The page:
subSequence(string, substr_length)

that actually returns a Set of (sub)-strings. Note how the problem could be divided in sub-problems that are apt to recursion. Each subSequence(string, substr_length) should:

  1. Start with an empty substring set, that we call SSet.
  2. Do a loop from 0 to the length of the string minus substr_length
  3. In each loop position i, you take string[i] as the beginning character, and call recursively to subSequence(string[i+1..length], substr_length - 1) (here the .. imply an index range into the string, so you have to create the substring using these indices). That recursive call to subSequence will return all the strings of size substr_length -1. You have to prepend to all those substrings the character you selected (in this case string[i]), and add all of them to the SSet set.
  4. Just return the constructed SSet. This one will contain all the substrings.

Of course, this process is highly optimizable (for example using dynamic programming storing all the substrings of length i), but you get the idea.

share|improve this answer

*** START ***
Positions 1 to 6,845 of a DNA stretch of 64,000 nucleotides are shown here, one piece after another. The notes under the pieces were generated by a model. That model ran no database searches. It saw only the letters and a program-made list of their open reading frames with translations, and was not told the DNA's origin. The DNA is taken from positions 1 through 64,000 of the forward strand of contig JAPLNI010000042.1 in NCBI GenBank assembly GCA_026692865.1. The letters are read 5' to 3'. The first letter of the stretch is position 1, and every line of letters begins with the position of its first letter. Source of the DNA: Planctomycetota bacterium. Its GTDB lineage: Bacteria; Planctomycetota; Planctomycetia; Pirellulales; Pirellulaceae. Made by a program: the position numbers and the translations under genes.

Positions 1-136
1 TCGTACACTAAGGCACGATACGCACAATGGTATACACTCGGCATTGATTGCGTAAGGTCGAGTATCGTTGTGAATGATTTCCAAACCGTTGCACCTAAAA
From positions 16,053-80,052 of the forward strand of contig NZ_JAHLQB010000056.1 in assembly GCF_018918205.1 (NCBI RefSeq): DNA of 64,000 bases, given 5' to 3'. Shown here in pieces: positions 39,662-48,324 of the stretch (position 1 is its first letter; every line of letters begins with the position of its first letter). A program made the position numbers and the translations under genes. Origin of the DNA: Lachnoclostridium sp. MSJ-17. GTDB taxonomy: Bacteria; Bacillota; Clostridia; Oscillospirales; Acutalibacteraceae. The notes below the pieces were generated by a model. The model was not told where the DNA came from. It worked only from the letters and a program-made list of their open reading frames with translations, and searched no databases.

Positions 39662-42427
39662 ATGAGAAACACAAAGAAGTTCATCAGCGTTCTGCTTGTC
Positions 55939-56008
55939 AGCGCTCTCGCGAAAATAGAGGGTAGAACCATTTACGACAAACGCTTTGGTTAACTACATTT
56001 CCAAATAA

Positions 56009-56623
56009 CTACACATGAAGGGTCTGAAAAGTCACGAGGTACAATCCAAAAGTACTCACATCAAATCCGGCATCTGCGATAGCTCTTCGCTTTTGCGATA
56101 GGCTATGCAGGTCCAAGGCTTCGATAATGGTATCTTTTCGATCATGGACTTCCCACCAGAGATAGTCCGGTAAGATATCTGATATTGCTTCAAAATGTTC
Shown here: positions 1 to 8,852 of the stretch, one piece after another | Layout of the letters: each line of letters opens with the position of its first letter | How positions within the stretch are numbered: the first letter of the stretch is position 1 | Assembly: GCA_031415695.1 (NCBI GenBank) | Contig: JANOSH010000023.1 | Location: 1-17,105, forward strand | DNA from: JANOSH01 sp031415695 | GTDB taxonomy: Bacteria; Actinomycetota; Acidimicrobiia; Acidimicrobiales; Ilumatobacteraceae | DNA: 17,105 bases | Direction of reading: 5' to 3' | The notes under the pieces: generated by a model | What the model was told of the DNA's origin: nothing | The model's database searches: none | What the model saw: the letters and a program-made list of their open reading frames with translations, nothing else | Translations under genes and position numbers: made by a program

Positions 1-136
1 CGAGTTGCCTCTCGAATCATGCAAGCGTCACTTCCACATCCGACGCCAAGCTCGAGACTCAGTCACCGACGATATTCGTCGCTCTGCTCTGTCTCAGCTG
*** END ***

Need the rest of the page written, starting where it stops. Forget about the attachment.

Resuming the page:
I tried to make some kind of pseudocode - please, see the update of my post. –  Nath Jul 13 '11 at 23:28
@Nath, this could show how it will be executing things, but it is not a pseudo-code (for example, you don't show recursive calls). –  Diego Sevilla Jul 13 '11 at 23:52
Yes, you are right. Since I was not able to make the pseudocode I decided to start from the end and going back to try to write the pseudocode based on this sequence of steps. –  Nath Jul 14 '11 at 0:02
I apologize for the late response. I've updated my original post in order to try your suggestion but I am still missing details. Can you, please look at the update? –  Nath Jul 14 '11 at 21:55
Actually I don't think your suggestion is going to work. –  Nath Jul 15 '11 at 22:32

So, I see you want to implement a method: subSequence(s, n): Which returns a collection of all character character combinations from s of length n, such that ordering is preserved.

In the spirit of your desire to not provide you with code, I assume you would prefer no pseudo-code either. So, I will explain my suggested approach in a narrative fashion, leaving the translation to procedural code as an exercise-to-the-reader(TM).